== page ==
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State Authorities Expect a More Muted Songkran Amidst COVID

Published: April 6, 2021 at 8:49 am

Muted Songkran

COVID-19 is expected to be a very different affair this year as compared to 2019. Last year, the festival was cancelled completely as a lockdown was declared all over the country. This year, the government has announced the relaxation of restrictions, but it is likely that the contemporary celebrations of the Water Festival will remain a thing of the past for now.

Instead, authorities say, Songkran 2020 is expected to be more of a family affair with the threat of COVID-19 still hanging over the population and with consumer spending remaining an all-time low.

The University of the Thai Chamber Commerce claims that, out of 1,000 people that they have interviewed regarding their Songkran plans, a significant 26.5% said that they plan to celebrate the holiday quietly at home with family.

The University also said that there are a number of people who intend to go out and travel to tourist destinations, but more people are expressing intent to reduce their spending during Songkran this year.

While the UTCC’s outlook on the spirit of this year’s Songkran Festival, other members of the private sector as well as government officials overseeing tourism are more upbeat.

According to the Federation of Thai Industries (FTI), the length of the holiday can combine with possible stimulus packages from the government in order to boost consumer spending for Thailand’s New Year.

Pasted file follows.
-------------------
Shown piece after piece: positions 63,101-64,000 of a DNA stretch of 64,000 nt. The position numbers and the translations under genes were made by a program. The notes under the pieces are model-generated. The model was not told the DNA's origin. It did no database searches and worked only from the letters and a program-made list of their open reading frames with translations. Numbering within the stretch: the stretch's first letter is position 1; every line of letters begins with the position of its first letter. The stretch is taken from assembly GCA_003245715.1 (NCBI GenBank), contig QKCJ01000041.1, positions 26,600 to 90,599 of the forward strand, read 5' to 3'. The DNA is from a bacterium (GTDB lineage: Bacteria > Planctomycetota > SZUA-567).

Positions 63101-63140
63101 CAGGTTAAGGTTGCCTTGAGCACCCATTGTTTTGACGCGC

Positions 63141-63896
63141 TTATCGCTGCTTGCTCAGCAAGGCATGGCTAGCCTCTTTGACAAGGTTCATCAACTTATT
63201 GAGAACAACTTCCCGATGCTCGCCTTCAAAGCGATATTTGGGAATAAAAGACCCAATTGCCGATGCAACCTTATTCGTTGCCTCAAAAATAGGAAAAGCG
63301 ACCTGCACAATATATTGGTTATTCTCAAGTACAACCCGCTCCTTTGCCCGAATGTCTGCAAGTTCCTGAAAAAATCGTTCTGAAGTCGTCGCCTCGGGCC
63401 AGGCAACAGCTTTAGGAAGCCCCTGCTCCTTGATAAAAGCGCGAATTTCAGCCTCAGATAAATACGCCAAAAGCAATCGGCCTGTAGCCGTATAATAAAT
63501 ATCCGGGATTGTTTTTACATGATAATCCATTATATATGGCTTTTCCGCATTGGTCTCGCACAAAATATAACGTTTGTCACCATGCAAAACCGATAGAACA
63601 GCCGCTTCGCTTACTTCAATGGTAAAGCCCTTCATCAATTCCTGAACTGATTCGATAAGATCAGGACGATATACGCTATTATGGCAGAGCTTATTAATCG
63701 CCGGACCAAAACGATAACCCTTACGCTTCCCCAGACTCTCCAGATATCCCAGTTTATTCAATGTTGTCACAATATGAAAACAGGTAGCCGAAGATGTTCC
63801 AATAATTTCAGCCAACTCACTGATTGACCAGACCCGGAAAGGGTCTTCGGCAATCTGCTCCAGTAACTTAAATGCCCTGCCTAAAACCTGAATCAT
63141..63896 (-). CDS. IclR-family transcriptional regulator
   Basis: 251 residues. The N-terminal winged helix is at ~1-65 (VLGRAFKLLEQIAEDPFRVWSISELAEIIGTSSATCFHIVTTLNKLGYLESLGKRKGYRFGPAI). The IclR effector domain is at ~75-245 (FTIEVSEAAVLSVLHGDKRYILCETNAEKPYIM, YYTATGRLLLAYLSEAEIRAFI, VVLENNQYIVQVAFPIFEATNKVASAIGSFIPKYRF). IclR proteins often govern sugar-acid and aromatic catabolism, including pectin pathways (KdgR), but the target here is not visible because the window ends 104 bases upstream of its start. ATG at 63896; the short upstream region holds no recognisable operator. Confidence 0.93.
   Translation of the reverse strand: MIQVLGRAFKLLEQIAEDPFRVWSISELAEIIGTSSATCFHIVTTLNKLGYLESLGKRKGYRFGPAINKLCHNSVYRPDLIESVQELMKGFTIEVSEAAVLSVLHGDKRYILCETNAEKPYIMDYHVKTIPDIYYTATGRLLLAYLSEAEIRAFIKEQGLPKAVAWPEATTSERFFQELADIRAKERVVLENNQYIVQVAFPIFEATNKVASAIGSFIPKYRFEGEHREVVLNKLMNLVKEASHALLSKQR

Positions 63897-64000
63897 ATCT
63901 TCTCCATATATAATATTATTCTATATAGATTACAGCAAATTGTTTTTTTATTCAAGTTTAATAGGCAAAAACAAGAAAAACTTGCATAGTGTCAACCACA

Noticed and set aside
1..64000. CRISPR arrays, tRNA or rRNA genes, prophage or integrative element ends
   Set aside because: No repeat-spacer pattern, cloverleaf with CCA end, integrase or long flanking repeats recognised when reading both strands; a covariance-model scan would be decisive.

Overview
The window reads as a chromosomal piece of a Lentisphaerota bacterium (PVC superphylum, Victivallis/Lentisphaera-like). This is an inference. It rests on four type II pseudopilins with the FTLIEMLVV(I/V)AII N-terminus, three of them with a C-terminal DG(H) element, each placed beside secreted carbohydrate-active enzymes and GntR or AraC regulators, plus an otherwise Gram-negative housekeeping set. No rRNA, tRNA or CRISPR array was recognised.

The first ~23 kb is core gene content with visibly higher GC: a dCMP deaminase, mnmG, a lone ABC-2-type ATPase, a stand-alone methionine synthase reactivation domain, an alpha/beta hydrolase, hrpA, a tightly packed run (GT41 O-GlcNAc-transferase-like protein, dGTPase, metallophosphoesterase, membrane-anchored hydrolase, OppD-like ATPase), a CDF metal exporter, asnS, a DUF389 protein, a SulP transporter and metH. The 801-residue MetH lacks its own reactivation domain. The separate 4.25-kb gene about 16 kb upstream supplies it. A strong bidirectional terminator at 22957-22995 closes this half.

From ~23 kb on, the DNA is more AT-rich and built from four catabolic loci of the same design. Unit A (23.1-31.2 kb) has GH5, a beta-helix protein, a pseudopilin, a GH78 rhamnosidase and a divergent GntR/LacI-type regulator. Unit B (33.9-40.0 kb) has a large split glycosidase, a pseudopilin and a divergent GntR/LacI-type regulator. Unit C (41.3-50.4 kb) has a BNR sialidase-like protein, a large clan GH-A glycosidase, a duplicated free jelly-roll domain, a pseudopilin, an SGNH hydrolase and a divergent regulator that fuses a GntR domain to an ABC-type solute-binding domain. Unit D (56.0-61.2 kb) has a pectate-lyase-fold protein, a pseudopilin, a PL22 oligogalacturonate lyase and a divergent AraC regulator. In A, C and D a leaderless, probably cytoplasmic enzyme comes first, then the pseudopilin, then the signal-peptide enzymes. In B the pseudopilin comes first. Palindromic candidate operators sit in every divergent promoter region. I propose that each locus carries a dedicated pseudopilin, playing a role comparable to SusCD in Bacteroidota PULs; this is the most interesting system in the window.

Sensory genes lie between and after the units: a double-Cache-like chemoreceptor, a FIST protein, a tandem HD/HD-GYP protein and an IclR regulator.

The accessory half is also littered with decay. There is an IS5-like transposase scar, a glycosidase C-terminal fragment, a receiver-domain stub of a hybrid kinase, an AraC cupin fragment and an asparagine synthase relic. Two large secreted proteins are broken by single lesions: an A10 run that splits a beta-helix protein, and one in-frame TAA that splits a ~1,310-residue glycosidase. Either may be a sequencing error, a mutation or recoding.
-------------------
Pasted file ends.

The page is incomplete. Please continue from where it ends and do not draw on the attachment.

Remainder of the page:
However, FTI vice-chairman Kriengkrai Thiennukul said that the holiday could be less jubilant this year because of the government’s decision to still ban water-splashing activities.

Authorities in Thailand’s capital, Bangkok, have ruled that it is still necessary to avoid “super spreaders,” or events which bring together a large number of people and increase the risk of passing on the virus to attendees.

Thus, Bangkok’s authorities have declared that water splashing, concerts and foam parties continue to be prohibited.

Mr, Kriengkrai said that the pandemic has given people more time off and, with almost a week-long holiday looming, people are still likely to spend more to celebrate Thailand’s biggest holiday.

“We still have a positive outlook,” the FTI vice-chairman said.

This year’s Songkran Festival extends to six days, or almost a week, due to the government’s decision to add one more day to the traditionally three-day festival. Instead of starting on April 13, the festival is now scheduled to begin on April 12 – a Monday.

Because it is preceded by a Saturday and a Sunday, the festival now lasts for six days.

Mr. Kriengkrai said that this is a good time to introduce new stimulus packages for tourism.

“Long holidays and economic stimulus packages are a good way to encourage people to spend,” he explained.

The government continues to offer the “We Travel Together” domestic tourism stimulus program, under which domestic travelers can enjoy a 40% discount on their hotel rooms and airline tickets. However, the scheme is expiring on April 30.

The government has still not announced an extension or a replacement, after government spokespersons revealed that the widespread fraud may result in the scheme ending when it is scheduled to.


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